~ Radu Tomoiaga | Support Engineer
Once in a while you may be facing an issue where you discover that some clients are missing in the Configuration Manager console and you’re not able to figure out what happened. You suspect that one of the ConfigMgr admins might have accidentally removed them but how can you figure out which one did what? Here are some tips and examples showing how you might be able to figure this out.
1. In this first option, we’re looking for a status message ID of 30066 or 30067. These mean that a user has either deleted a resource or all resources from a collection.
Using this, you might check Report nr. 91. This shows all audit messages for a specific user and shows the actions the user has done. This could be used to list all the activities a user has done which will contain the actions related to him or her deleting objects from a collection:
However in this case, this standard report may not be that useful since it will also contain a lot of unnecessary data and you will need to search for the 30066 or 30067 status Messages ID. What happens if you have a large number of ConfigMgr admins? You would need to generate the report for each user and check each one to see if they deleted something.
2. The second option is to use a query such as the one below to generate a report for each deletion that took place:
The result will look something like this:
Now the downside to this is that while you can see who deleted something, you can’t see what they deleted.
3. The third option is to use a status message query that lists these actions and generates a custom report. In this report we provide as input the object name that was deleted and we get in return the user that has deleted it. Here’s an example of what this report might look like:
The screen shots below show how the query is configured and the query itself is at the bottom:
Report for deleted objects based on user Input:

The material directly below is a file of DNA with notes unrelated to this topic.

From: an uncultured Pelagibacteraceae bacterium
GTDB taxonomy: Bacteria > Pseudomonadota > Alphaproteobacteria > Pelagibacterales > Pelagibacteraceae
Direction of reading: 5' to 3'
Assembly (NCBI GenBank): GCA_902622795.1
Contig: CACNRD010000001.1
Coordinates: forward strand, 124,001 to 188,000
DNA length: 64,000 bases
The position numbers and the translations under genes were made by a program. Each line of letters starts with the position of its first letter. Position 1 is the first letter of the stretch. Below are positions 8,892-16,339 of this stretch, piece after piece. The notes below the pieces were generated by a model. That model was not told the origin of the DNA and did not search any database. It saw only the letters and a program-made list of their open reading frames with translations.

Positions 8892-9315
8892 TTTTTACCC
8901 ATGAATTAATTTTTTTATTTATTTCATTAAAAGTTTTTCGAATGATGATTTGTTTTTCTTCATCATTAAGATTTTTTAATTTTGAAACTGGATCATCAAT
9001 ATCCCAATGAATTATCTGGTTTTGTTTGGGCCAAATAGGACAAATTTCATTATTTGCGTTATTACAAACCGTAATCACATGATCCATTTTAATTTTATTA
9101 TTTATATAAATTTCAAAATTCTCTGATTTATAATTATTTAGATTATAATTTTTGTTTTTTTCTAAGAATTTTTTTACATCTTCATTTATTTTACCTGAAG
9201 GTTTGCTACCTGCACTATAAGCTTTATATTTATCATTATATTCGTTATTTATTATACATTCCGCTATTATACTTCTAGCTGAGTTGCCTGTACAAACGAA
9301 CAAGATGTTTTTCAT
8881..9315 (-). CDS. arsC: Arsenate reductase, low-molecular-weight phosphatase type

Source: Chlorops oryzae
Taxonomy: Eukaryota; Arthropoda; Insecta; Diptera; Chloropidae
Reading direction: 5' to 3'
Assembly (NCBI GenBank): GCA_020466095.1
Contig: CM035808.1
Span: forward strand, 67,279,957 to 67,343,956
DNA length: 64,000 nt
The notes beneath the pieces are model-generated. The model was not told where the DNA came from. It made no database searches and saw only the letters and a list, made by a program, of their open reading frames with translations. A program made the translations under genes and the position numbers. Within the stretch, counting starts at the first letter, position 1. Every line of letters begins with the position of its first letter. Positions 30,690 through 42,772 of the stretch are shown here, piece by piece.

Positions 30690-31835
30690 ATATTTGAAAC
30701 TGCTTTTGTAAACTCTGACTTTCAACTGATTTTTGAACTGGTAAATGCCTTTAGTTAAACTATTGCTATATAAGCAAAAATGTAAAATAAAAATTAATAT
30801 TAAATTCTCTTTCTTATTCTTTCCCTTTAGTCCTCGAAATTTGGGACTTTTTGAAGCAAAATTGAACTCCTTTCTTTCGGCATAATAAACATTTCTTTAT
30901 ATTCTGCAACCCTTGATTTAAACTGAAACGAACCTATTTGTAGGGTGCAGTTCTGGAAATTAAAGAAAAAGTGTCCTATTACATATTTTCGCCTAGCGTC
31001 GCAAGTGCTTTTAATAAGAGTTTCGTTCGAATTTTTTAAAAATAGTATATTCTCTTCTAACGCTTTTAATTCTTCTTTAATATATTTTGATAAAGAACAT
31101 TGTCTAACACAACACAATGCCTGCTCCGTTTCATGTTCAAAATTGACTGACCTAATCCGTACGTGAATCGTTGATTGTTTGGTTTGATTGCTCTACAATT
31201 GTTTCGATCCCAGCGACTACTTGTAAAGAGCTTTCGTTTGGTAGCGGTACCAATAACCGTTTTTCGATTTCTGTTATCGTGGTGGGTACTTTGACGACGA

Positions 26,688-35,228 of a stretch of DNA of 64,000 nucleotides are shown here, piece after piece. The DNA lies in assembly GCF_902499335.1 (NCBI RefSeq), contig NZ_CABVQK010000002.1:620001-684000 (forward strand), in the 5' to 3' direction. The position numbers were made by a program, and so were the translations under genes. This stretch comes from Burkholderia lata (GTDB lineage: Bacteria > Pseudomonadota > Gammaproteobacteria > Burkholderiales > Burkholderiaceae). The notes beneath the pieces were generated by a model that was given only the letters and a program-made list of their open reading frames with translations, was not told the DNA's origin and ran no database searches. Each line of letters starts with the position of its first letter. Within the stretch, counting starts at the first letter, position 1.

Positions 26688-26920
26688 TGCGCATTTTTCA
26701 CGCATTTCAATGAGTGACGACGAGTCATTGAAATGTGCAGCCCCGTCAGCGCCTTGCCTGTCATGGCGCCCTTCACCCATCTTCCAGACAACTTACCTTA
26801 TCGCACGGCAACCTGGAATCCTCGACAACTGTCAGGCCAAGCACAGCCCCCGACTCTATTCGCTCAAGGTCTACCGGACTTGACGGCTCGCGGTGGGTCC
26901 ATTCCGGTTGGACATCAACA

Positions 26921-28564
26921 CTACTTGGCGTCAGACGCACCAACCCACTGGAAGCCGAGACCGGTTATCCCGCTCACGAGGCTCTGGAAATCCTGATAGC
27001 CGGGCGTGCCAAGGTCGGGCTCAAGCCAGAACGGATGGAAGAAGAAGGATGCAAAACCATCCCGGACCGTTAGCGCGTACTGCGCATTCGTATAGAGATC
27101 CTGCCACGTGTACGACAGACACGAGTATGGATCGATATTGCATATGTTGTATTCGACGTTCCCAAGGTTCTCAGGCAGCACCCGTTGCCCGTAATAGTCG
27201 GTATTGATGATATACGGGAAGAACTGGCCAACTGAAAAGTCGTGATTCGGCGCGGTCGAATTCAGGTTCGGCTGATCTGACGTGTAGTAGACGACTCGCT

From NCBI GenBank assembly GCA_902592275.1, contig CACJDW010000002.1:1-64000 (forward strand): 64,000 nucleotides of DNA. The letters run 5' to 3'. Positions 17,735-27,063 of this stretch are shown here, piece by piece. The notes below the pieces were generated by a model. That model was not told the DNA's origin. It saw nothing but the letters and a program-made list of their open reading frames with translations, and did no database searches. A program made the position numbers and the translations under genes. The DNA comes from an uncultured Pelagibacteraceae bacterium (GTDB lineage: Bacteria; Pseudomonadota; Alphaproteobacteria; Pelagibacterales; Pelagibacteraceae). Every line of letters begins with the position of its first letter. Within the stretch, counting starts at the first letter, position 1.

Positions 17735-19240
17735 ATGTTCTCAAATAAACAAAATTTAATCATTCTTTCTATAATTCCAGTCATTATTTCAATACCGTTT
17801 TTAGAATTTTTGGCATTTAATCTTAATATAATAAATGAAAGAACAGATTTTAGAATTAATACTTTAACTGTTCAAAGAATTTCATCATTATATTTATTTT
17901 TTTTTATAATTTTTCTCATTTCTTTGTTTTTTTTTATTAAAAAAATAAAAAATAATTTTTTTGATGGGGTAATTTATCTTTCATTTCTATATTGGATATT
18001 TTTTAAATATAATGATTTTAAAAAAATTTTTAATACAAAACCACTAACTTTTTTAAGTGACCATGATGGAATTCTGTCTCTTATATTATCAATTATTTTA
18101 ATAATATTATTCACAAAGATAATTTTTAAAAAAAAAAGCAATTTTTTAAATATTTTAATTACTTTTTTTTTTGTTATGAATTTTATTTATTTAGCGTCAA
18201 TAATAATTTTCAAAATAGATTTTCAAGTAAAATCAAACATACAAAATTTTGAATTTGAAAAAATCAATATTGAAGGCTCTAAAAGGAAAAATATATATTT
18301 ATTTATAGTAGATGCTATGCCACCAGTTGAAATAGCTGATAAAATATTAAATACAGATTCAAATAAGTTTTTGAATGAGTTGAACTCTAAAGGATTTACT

Prompts for user input:
The SQL query:
SELECT TOP (100) PERCENT dbo.v_StatMsgAttributes.AttributeValue AS ‘User’, dbo.v_StatusMessage.MessageID AS ‘has deleted’,
dbo.v_StatMsgInsStrings.InsStrValue AS ‘this computer’, dbo.v_StatusMessage.RecordID
FROM dbo.v_StatusMessage INNER JOIN
dbo.v_StatMsgInsStrings ON dbo.v_StatusMessage.RecordID = dbo.v_StatMsgInsStrings.RecordID INNER JOIN
dbo.v_StatMsgAttributes ON dbo.v_StatMsgInsStrings.RecordID = dbo.v_StatMsgAttributes.RecordID
WHERE (dbo.v_StatusMessage.MessageID = 30066) AND (dbo.v_StatMsgInsStrings.InsStrValue LIKE @variable) OR
(dbo.v_StatusMessage.MessageID = 30067)
ORDER BY ‘this computer’ DESC
When you run the report you will be prompted to provide a string which will be used for the search
You will get a result as in this screen capture:
If you want more info you can click the arrow and you will get this:
Hope this helps!
Radu Tomoiaga | Support Engineer | Microsoft
System Center All Up: http://blogs.technet.com/b/systemcenter/
System Center – Configuration Manager Support Team blog: http://blogs.technet.com/configurationmgr/
System Center – Data Protection Manager Team blog: http://blogs.technet.com/dpm/
System Center – Orchestrator Support Team blog: http://blogs.technet.com/b/orchestrator/
System Center – Operations Manager Team blog: http://blogs.technet.com/momteam/
System Center – Service Manager Team blog: http://blogs.technet.com/b/servicemanager
System Center – Virtual Machine Manager Team blog: http://blogs.technet.com/scvmm
The Forefront Endpoint Protection blog : http://blogs.technet.com/b/clientsecurity/
The Forefront Identity Manager blog : http://blogs.msdn.com/b/ms-identity-support/
The Forefront TMG blog: http://blogs.technet.com/b/isablog/
The Forefront UAG blog: http://blogs.technet.com/b/edgeaccessblog/